• Vegetable oil (sesame, olive, sunflower…).


No spices are allowed in the Yoga diet as they are considered stimulating and harmful, except little amounts of sweet spices like cinnamon, cardamom, mint, basil, turmeric, ginger, cumin, fennel.

Following the Yoga diet, a person whose food intake contains a liberal amount of uncooked fruits and vegetables and only moderate amounts of protein and starches has little need for inorganic salt, and will feel little desire for it.

Highly-seasoned stuffs and stimulating drinks are considered unhealthy in the Yoga diet. Foods that are sharp, sour, pungent, bitter and heating are prohibited. It has been found that food that has been cooked, grown cold, and heated again is unhealthy, and that overcooked jams and jellies have really little food value. Roasted foods also are among the prohibited items.

For those engaged in mental pursuits or in somewhat sedentary occupations, a well-balanced vegetarian diet is preferred to a mixed-meat diet. It is easily digested and when selected in proper and tasty combinations, it completely meets the needs of the individual.

For bodily health, it is suggested that the Yogi limit himself to three meals a day: a light breakfast at 8:30 A.M.; lunch at 1 P.M.; and the main meal at about 6:30 P.M. It is also considered injurious to fill the stomach with food before food previously eaten has passed through the pylorus. This usually takes about four hours.

The Ayurvedic and yogic diet is based firstly on the understanding that food is much more than an indulgence driven by cravings or desire. The Ayurvedic approach to nutrition encompasses which foods are chosen, how they are prepared, where they are eaten, who they are shared with and even our intentions as we eat. As we grow increasingly mindful of these aspects of nutrition and nourishing ourselves we can begin to experience greater balance in our lives, just from changing our eating habits.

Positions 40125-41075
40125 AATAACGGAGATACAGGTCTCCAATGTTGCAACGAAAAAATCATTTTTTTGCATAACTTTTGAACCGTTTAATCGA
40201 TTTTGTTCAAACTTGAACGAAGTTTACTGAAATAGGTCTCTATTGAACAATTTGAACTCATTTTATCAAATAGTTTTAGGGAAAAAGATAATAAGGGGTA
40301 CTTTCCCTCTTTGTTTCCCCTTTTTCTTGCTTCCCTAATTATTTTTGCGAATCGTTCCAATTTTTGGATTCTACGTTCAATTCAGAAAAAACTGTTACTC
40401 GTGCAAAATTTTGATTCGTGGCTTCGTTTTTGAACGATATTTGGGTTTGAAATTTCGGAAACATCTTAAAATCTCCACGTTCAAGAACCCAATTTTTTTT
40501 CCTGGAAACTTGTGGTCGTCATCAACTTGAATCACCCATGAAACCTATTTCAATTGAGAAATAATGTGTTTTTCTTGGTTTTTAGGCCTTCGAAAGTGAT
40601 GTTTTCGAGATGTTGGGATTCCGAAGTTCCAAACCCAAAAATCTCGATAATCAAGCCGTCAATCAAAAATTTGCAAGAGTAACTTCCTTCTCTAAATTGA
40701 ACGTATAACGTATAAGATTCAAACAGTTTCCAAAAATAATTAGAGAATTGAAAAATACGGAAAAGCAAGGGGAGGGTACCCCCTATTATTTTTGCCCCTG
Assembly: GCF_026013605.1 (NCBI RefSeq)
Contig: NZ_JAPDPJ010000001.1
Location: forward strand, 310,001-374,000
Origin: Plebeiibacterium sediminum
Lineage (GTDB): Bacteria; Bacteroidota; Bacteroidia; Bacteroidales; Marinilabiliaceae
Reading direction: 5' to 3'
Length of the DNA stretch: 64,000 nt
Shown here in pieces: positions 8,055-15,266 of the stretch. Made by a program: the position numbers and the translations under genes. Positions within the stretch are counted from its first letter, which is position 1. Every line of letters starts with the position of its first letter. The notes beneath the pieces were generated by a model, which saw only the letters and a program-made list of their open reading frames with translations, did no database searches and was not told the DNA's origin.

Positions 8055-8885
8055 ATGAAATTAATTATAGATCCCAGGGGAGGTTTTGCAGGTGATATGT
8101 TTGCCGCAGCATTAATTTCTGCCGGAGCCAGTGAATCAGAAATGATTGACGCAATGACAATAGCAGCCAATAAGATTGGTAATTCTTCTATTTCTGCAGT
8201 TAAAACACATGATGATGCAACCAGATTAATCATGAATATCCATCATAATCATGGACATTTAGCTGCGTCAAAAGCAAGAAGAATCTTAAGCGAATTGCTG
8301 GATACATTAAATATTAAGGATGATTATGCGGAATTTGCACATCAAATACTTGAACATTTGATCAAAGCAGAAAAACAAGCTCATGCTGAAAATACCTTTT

Fresh, unprocessed foods are believed to contain greater amounts of natural prana, or energy. This subtle life force provides us with energy, vitality and general well-being.

As well as chewing properly to aid digestion, eating mindfully creates a sense of ritual around our food and meal times providing us with another opportunity to connect with the Divine, to be grateful for the food we have available and fully aware of how our food recharges within us the pranic energy essential to life.

Clearly, with such varied perspectives on what feeds the body and spirit, developing a diet that reflects your ethics and honors your physical needs can be challenging. In the end most yogis would agree that part of the practice is to develop awareness about what you eat. It’s worth spending time educating yourself not just about the possible diets you could follow but also about the origins and properties of the food you buy. And it’s essential to listen to yourself so that you’ll know what kinds of foods might serve you best in each moment.

The most important part of the yoga diet is to eat with gratitude and love. Take time to eat your meals in silence and outside in nature whenever you can. This connects you to the planet on a greater level, along with yourself and your body. It also makes you more aware of your food and helps you learn to eat to nourish your body instead of just eat to satisfy your cravings.